Master speedster Meghan Arbogast and Sage Canaday are wearing Scott shoes, I asked myself why I hadn’t tried any on recently.
Surely they have choices in companies they wear and support and it’d be worth my while to at least try them, right? Let’s see how it goes!
With full disclosure, these shoes were provided to me by Scott with zero expectation of a positive review, much less a review at all.
Holy crap, these are bright shoes. Blue and orange and yellow with polka dots and all sorts of colors popped out of the box, but hey, they match my Ultimate Direction SJ Essential pack perfectly!
I was initially disappointed at how stiff and rigid they felt, until I realized that was just the hard-paper stuffing inside the shoe. D’oh! They felt light, but not Green Silence light, and the rigidity–even with the stuffing removed–was a bit more than I’m used to. In short, I wasn’t blown away by them as I held them in my living room.
I only ran in these for 2 short runs (one 7 miles, one 3 miles) before racing in them at Lake Sonoma 50 miler. One immediate thing I liked is the little extra loop Scott sewed into the (non gusseted) tongue in which to tuck your shoe lace loops. Very simple and very cool.
On these taper runs, the shoes gave me no immediate issues at all. No weird rubbing, no arch anomalies, no hotspots, and no “damn these are too stiff and heavy” quirks that I’ve occasionally felt with other shoes. They also felt light and cushiony, two factors I knew I’d appreciate 6 hours into a race. After just a short time in them warming up, I was already impressed.
I wear a 12 (narrow if you’ve got it) in nearly all shoe brands (NB, Brooks, Montrail, Asics) and this fit me a tiny, tiny bit snug during my first few runs. Nothing to be alarmed about, but I was a bit concerned with wearing them for a 50 and having my feet swell. After wearing them, I’d still stick with a 12, but if you’re on the fence, size up. They also fit nice and snug around my forefoot with more of a racing flat style fit than a trainer. If you’ve got wide feet, I’d recommend trying them on before purchasing, but if you’re neutral or narrow, you’ll be pleasantly surprised.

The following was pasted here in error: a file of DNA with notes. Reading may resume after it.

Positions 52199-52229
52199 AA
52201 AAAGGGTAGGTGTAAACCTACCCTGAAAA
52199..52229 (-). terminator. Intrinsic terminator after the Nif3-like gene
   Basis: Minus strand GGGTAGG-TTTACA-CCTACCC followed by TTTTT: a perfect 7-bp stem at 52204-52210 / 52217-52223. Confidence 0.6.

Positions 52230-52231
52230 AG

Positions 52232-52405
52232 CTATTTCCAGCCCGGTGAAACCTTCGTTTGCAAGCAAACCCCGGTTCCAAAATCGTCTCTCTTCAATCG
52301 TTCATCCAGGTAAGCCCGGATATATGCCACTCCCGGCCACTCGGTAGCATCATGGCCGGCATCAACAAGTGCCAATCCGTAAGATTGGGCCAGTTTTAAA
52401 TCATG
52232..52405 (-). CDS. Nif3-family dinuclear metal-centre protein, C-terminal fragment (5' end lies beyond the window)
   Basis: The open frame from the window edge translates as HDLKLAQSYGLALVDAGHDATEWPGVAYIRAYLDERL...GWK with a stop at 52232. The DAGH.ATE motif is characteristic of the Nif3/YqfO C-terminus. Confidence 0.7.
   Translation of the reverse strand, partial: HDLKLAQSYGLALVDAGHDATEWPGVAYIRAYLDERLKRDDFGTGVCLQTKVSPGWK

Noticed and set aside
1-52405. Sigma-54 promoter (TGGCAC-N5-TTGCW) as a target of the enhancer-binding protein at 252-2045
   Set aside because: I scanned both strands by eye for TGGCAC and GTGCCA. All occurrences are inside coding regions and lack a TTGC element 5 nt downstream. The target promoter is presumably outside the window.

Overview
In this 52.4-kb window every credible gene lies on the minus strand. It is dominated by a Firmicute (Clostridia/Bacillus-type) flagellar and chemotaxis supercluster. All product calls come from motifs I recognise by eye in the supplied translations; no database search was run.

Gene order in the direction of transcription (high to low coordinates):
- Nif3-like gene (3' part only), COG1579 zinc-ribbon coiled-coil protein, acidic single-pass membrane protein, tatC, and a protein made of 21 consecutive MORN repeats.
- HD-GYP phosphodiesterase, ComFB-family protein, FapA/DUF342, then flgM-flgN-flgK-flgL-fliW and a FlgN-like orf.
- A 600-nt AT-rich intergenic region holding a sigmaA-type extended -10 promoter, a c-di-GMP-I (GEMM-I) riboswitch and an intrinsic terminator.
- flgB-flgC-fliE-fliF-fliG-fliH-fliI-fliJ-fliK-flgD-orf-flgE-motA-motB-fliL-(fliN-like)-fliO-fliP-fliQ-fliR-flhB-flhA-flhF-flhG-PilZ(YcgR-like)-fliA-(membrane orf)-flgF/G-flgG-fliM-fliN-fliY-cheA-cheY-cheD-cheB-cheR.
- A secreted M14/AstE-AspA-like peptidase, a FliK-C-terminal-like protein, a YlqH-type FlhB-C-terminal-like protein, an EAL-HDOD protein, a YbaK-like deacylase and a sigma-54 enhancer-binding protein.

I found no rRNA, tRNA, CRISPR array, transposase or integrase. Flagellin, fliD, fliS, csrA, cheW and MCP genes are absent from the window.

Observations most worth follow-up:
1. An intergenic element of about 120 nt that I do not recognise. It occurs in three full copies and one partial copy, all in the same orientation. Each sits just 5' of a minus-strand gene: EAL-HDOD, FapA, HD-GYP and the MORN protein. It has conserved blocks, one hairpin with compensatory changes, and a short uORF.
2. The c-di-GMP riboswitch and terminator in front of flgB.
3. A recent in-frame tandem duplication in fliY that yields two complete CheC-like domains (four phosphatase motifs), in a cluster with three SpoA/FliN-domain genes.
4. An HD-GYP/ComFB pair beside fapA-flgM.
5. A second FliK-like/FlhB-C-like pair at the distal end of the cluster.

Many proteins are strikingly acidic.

This isn’t a minimalist shoe at all, but is a far cry from an over-developed stability trainer. Scott describes it as a lightweight trail machine and I’d say that’s pretty accurate. At just over 11.5 oz for a size 12, the shoe disappeared on my foot, and that’s exactly how I want it. I’d compare the feel to somewhere between a Montrail Rogue Fly (for the upper feel and fit) and a Brooks Green Silence (for the cushioning.) Those are both two of my favorite shoes, so you probably know where this is going…
In terms of cushioning, Scott used Aerofoam to provide ample bounce, while not bogging it down with extra weight and doodads, and my legs appreciated it. With all the ups and downs at Lake Sonoma, my legs never tired from impact.
I hadn’t even looked at the drop of the shoe until I started writing this review, and it shocked me. I don’t know the last time I wore an 11mm drop shoe, and frankly, if I’d known before hand I probably would have let it cloud my perception of the shoes and my running.
When I’m in a shoe store, I generally pick up a shoe and flex it around in my hands. Can I roll it up? How much can I twist it? This has been a large part of my “trying on” decisions in the past, and this shoe wouldn’t have passed muster–even after removing the stuffing. However, once it’s on and running, there’s little rigidity to it. It’s supple and nimble and plenty flexible.
This isn’t a road shoe or even a hybrid shoe. Here is the roadie equivalent. This sucker is meant for the trails, be they dirt, rocks, or river.
The T2 Kinabalu has got a solid rock plate on the forefoot and nicely separated lugs on the bottom that span from heel to toe to get you moving up the hills while controlling the downs. I’ve had zero issues with any terrain type.
At the first water crossing I remember thinking Oh hell, I haven’t dunked these yet…do these suckers drain? as I went plunging through the calf-height stream. They sloshed for a minute then dried out completely via some holes at the front and the rear. Whew!
This is my new semi-light trail racer that I’ll choose before others in my closet. It’s light, grippy, nimble, and drainy, without having any hotspots or weird issues. Not having tried any other Scott products, I wasn’t sure what to expect quality-wise, but I’m impressed. No issues whatsoever.
I’d highly recommend this shoe for trail races or quick trail runs from 30k-50M for runners who like a light and tight shoe without too much fuss. Final note: This is the shoe Sage Canaday was wearing at his record breaking Lake Sonoma performance.